Friday, July 24, 2009

Have a Dungeon Map

Happy Friday.

The Ennie Awards


I voted. Did you?

I'm not going to tell you who to vote for, but I will mention that Hellas: Worlds of Sun and Stone is up for both the Interior Art and Best Production Values. A friend of mine is one of the two artists who worked on the book, so I might be biased when I say that it is one of the most gorgeous gaming books I've seen. Check out the download section of their website for some samples and decide for yourself.

Thursday, July 23, 2009

Looking for Group

Not yet, precisely.

Angela and I are moving to the D.C. area soon. Very soon.

This is the primary reason that I haven't been posting much lately. I've been busy.

I know a good number of gamers in the D.C. area. I know that there are a large number of RPG blogger-types there as well.

Since I last lived in D.C., though, I've become more aware of how important it is to game with people who have gaming styles compatible with your own. I don't see myself putting up a "Looking for Group" sign at Dream Wizards, but it has been some time since I've had to actively look for people to game with...

Any advice?

Wednesday, July 15, 2009

Coming to an End

Sunday was the last game in our Woodstock campaign. The campaign was set in an alternate Woodstock, NY... in a world in which Dylan collaborated with the concert organizers and Woodstock was actually, well, held in Woodstock. In the game-world, a lot of people actually stayed there, and Woodstock is now a thriving city.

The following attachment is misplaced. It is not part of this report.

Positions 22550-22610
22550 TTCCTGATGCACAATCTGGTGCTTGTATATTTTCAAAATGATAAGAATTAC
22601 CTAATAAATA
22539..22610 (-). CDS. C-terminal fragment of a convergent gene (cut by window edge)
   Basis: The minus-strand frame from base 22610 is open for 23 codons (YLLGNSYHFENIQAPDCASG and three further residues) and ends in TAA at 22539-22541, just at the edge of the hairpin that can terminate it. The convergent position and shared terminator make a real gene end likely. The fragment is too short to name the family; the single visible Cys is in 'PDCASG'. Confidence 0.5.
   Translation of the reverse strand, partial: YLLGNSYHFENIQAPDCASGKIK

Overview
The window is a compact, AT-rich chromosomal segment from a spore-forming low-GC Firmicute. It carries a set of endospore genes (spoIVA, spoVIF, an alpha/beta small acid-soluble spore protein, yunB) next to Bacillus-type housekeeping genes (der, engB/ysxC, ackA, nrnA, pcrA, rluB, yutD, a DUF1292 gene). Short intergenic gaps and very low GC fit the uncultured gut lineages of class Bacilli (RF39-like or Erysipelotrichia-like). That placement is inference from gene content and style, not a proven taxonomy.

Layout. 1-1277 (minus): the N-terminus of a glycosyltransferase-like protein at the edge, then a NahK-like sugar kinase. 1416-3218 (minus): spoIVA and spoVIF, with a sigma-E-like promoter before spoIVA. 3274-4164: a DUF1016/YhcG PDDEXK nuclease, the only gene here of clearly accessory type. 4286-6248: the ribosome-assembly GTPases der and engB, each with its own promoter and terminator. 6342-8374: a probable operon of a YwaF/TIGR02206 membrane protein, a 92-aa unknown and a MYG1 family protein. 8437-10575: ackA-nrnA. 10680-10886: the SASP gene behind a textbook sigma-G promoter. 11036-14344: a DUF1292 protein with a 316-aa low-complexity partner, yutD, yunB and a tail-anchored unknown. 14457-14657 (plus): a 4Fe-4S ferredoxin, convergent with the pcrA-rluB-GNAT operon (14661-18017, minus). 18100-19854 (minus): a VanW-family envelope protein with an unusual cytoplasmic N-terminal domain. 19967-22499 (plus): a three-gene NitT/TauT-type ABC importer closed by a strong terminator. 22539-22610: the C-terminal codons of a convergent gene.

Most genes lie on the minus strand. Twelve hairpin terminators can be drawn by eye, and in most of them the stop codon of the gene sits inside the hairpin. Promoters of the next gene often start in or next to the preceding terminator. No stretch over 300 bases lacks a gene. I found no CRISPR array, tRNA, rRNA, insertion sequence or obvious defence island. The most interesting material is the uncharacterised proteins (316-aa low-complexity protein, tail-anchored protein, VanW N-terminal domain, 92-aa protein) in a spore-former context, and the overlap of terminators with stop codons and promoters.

The game was in the urban fantasy genre. Specifically, it featured faeries... which were very loosely defined to include things like lake monsters and bigfoot. We used a modified version of FATE rules (from Spirit of the Century) to run it.

I'll write more about the setting in another post. I want to write about the end of the campaign.

Angela and I were co-GMing the game. This was both good and bad.

The Good: Planning was fun. It was great to have someone to bounce ideas off of... and to remind me of things I forgot. In play, it was nice to be able to split the PCs up without forcing some of the to sit around and wait.

The Bad: We weren't telepathic. The style of game we both prefer depends on a lot of improvisation... and neither of us felt fully free to improvise wildly for fear of stepping on the toes of the other.

Ultimately, I found running games to be frustrating. A big part of what I like about GMing is the improvisational aspects.

Right. The end.

It wasn't the end we'd planned on. We planned out a conspiracy that the PCs would gradually discover. We even had our own Cigarette Smoking Man (a bigfoot). Unfortunately, we ran out of time. We were alternating weeks with Jenn's D&D game (which I'm enjoying a lot), and we have an impending move coming up (we're headed to DC). We realized we'd never have time to fully develop what we wanted to develop.

On the other hand, we didn't want to leave the players hanging. (When we last left them, they were dressed as Power Rangers and mock-fighting a faerie-pleisiosaur named Tatoskok in an abandoned rock quarry.)

So we changed the ending. We expected the new ending to take two games to wrap up. It took one (but we ran later than normal). I hope it provided some closure. We let the PCs beat up on some villains who had escaped them early on. They revealed their boss (who they'd be frustrated with) as a traitor (or at least a slave to a faerie noble) after rescuing him from kidnappers. One of the PCs ended up controlling an army of ghosts (through some manuevering that we totally didn't see coming). The others gained a new-found purpose.

It certainly wasn't a bad end... but I still feel a bit of regret for what didn't happen...